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Seat Belts Save
Three young women share their story on how seat belts saved their lives.
Cannabis Legalization in Oregon
Recreational Cannabis Edibles and Concentrates were legalized in Oregon on June 2, 2016.
On July 1, 2016, Oregon legalized recreational Marijuana use. Learn about impaired and drugged driving on AAA Safety Foundation's Drugged Driving page.
Cities of Angel5
Road Deaths of 5 Teens Inspires the Creation
of Driving Safety Awareness Program
FOR IMMEDIATE RELEASE: Milwaukie, OR, - June 8, 2015 - A new campaign, which hopes to raise awareness about distracted and impaired driving is set to be launched on Monday, June 8. Named “Cities of Angel5 - Long Live the Legacy of Five,” the campaign hopes to make student drivers and young people, in general, aware of the possible consequences of speeding and driving impaired or while distracted.
The genesis of the campaign is the tragic auto crash that took the lives of two young students last year. On June 8, 2014, West Linn High School junior and softball star Maddi Higgins, 17, was a passenger in her friend, 18 year old Clackamas Community College student Hayden Soyk’s car when his vehicle struck a telephone pole. Soyk died that night while Higgins passed away the next day. Speed was determined to be a factor in the crash.
Sadly, these were not the only teens lost in vehicular crashes within the past year. On February 20 of this year, 18 year old Madison West was killed when her Saturn sedan crossed into the incoming lane and collided head-on with a Hummer H3 SUV. Speed was also determined to be a factor in this incident. The Oregon City High School senior had recently found out she was the recipient of a full scholarship to the University of Portland.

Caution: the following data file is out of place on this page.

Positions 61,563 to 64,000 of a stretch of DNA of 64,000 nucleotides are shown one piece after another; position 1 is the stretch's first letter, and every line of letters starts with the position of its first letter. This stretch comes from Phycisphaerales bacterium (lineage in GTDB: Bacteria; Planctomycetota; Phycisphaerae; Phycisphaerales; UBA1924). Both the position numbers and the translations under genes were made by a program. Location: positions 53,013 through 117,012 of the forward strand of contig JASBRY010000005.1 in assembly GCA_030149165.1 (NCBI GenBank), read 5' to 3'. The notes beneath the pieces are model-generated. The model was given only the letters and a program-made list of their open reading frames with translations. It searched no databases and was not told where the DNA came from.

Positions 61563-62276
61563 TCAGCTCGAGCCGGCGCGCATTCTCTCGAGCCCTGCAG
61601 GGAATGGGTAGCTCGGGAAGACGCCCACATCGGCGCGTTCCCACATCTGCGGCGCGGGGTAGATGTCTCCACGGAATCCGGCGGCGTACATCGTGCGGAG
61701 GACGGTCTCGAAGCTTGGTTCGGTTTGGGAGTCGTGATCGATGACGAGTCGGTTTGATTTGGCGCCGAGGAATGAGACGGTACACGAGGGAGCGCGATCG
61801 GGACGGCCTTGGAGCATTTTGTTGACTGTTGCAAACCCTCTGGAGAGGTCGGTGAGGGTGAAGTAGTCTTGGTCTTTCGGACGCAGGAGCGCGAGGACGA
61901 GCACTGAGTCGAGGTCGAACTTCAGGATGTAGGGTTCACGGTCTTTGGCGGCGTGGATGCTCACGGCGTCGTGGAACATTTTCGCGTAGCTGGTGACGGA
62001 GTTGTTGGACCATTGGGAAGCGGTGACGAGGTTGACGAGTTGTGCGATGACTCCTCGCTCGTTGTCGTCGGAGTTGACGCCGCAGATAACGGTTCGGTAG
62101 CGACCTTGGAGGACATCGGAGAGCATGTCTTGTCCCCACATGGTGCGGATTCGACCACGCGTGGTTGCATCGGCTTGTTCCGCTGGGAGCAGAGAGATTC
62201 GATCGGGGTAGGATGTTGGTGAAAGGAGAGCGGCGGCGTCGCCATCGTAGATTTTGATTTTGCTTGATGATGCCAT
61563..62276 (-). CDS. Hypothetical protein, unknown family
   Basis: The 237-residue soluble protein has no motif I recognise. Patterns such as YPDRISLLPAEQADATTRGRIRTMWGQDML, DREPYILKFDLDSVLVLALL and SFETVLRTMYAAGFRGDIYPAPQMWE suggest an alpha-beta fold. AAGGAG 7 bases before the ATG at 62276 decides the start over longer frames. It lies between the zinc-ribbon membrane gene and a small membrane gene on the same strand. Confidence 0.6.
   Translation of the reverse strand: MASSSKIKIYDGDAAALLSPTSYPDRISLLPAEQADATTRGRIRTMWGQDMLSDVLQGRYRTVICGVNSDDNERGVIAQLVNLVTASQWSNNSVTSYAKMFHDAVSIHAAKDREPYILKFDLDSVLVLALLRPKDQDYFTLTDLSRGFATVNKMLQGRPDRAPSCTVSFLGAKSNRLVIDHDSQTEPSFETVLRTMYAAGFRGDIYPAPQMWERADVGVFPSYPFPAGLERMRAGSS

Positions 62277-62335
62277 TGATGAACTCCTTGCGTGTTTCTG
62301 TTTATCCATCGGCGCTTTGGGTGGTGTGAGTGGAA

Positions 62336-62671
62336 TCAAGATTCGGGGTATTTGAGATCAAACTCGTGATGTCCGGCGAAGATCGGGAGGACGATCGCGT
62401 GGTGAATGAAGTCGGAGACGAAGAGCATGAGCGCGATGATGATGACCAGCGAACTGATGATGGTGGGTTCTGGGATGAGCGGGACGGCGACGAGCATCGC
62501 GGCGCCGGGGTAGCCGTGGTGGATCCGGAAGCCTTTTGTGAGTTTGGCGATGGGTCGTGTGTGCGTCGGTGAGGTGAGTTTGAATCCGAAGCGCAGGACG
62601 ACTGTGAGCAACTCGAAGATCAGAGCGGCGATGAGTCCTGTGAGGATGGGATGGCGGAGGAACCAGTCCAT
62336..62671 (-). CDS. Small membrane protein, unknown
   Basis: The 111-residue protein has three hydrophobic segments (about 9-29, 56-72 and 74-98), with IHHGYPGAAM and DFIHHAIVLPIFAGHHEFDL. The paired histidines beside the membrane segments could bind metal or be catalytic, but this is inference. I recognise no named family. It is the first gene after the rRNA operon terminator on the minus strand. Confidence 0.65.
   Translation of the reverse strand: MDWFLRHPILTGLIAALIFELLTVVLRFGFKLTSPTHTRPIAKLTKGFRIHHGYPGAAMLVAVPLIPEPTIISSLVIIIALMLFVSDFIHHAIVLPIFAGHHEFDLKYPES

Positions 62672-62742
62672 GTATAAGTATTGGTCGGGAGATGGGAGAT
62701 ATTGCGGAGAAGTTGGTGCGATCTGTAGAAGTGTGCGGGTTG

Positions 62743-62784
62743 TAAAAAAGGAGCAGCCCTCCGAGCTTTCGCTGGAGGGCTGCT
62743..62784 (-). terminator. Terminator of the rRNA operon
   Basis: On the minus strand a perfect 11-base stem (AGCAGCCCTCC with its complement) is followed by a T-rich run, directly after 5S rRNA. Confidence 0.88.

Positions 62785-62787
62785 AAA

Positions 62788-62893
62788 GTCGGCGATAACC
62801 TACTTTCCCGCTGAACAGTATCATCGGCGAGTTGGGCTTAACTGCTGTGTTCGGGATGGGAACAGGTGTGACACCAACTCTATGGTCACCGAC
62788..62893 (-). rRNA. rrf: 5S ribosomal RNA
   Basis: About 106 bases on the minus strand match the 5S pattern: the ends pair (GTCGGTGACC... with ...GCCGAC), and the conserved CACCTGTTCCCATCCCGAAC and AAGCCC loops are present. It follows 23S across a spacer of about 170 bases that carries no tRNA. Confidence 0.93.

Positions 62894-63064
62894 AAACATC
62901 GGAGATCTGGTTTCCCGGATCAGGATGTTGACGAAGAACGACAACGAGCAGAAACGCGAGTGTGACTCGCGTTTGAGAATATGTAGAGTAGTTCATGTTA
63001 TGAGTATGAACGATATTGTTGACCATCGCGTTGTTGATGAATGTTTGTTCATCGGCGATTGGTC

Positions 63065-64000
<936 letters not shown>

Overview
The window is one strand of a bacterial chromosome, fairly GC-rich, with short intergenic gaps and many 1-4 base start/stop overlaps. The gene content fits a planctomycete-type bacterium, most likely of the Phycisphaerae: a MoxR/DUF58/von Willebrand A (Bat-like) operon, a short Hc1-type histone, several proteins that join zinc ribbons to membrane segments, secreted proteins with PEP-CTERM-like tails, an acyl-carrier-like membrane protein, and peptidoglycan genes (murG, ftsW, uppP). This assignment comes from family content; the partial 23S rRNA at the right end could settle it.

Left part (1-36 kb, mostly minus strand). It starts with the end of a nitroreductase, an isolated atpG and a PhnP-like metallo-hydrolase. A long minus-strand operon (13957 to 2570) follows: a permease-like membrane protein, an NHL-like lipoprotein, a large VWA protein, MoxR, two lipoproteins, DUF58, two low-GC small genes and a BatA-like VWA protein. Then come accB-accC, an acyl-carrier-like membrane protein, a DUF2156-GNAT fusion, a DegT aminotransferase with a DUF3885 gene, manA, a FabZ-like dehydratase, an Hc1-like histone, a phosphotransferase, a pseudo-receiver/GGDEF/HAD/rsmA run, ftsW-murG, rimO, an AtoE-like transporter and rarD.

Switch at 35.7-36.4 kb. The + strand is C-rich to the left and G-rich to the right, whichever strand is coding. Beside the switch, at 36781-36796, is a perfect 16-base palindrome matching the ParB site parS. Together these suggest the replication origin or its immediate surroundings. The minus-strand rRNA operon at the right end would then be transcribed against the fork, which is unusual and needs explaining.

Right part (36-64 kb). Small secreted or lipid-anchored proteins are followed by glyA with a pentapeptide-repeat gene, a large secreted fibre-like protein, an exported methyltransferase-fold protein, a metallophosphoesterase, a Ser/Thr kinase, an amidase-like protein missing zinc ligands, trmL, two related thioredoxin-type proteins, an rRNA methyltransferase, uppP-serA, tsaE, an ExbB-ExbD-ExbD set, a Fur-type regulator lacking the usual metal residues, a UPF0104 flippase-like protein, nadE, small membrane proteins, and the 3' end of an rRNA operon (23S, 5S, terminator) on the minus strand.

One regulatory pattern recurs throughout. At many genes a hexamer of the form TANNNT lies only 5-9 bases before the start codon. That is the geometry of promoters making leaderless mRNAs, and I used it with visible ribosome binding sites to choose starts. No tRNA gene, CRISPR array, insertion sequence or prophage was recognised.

Just one day later, two more teens were lost in a single crash. West Linn High School students Cooper Hill, 17, and Antonio Caballero, 16, were killed when the Honda Accord they were passengers in was rear-ended by a Jeep. The driver of the Accord was forced to brake suddenly due to another car having stopped in front of him. The 35 year old Jeep driver, however, failed to brake at all and collided at full speed with the Accord. He was subsequently charged at the scene with second-degree negligent driving.
As West Linn and Oregon City schools, families and communities mourned the loss of these five exceptionally vibrant teens, it became clear that something had to be done to educate drivers and prevent further tragedies. As a result, the awareness campaign ‘Cities of Angel5’ was born. As to the name, Janelle Lawrence, Executive Director of the safe driving promoting non-profit Oregon Impact explained: “The concept was originally developed by Carrie Higgins to remember her daughter Maddi who was a well-known soft ballplayer and always used #5. However, when the additional students were lost, the number 5 had a whole new meaning and the Higgins family made the decision to remember all the students.